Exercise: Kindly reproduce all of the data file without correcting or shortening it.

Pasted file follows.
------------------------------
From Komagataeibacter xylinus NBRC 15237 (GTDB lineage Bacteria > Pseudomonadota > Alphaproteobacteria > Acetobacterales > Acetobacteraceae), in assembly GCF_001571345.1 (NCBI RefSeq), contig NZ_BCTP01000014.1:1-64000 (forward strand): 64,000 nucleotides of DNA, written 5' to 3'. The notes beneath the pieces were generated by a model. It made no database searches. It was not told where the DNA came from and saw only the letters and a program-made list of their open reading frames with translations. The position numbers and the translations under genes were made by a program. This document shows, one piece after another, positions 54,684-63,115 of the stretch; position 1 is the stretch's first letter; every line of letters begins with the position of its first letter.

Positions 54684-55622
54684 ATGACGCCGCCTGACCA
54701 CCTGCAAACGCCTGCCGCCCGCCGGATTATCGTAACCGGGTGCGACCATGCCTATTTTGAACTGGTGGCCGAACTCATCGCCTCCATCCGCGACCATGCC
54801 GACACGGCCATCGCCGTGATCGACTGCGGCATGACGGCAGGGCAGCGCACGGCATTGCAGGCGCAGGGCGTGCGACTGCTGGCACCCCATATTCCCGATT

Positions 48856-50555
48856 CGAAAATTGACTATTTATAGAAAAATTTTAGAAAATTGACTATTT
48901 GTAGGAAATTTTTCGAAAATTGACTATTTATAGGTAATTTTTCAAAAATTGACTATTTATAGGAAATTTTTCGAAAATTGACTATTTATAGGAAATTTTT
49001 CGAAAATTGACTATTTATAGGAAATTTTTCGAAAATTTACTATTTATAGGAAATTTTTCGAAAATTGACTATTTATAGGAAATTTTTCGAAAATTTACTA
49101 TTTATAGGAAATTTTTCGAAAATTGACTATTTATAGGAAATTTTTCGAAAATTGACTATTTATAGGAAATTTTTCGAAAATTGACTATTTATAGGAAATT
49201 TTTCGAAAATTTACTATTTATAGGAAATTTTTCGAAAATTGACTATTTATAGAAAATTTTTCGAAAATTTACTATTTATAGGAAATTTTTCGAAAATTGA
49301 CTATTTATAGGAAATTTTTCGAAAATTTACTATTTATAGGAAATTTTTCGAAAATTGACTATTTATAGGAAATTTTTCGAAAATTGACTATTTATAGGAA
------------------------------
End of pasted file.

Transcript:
From Komagataeibacter xylinus NBRC 15237 (GTDB lineage Bacteria > Pseudomonadota > Alphaproteobacteria > Acetobacterales > Acetobacteraceae), in assembly GCF_001571345.1 (NCBI RefSeq), contig NZ_BCTP01000014.1:1-64000 (forward strand): 64,000 nucleotides of DNA, written 5' to 3'. The notes beneath the pieces were generated by a model. It made no database searches. It was not told where the DNA came from and saw only the letters and a program-made list of their open reading frames with translations. The position numbers and the translations under genes were made by a program. This document shows, one piece after another, positions 54,684-63,115 of the stretch; position 1 is the stretch's first letter; every line of letters begins with the position of its first letter.

Positions 54684-55622
54684 ATGACGCCGCCTGACCA
54701 CCTGCAAACGCCTGCCGCCCGCCGGATTATCGTAACCGGGTGCGACCATGCCTATTTTGAACTGGTGGCCGAACTCATCGCCTCCATCCGCGACCATGCC
54801 GACACGGCCATCGCCGTGATCGACTGCGGCATGACGGCAGGGCAGCGCACGGCATTGCAGGCGCAGGGCGTGCGACTGCTGGCACCCCATATTCCCGATT

Positions 48856-50555
48856 CGAAAATTGACTATTTATAGAAAAATTTTAGAAAATTGACTATTT
48901 GTAGGAAATTTTTCGAAAATTGACTATTTATAGGTAATTTTTCAAAAATTGACTATTTATAGGAAATTTTTCGAAAATTGACTATTTATAGGAAATTTTT
49001 CGAAAATTGACTATTTATAGGAAATTTTTCGAAAATTTACTATTTATAGGAAATTTTTCGAAAATTGACTATTTATAGGAAATTTTTCGAAAATTTACTA
49101 TTTATAGGAAATTTTTCGAAAATTGACTATTTATAGGAAATTTTTCGAAAATTGACTATTTATAGGAAATTTTTCGAAAATTGACTATTTATAGGAAATT
49201 TTTCGAAAATTTACTATTTATAGGAAATTTTTCGAAAATTGACTATTTATAGAAAATTTTTCGAAAATTTACTATTTATAGGAAATTTTTCGAAAATTGA
49301 CTATTTATAGGAAATTTTTCGAAAATTTACTATTTATAGGAAATTTTTCGAAAATTGACTATTTATAGGAAATTTTTCGAAAATTGACTATTTATAGGAA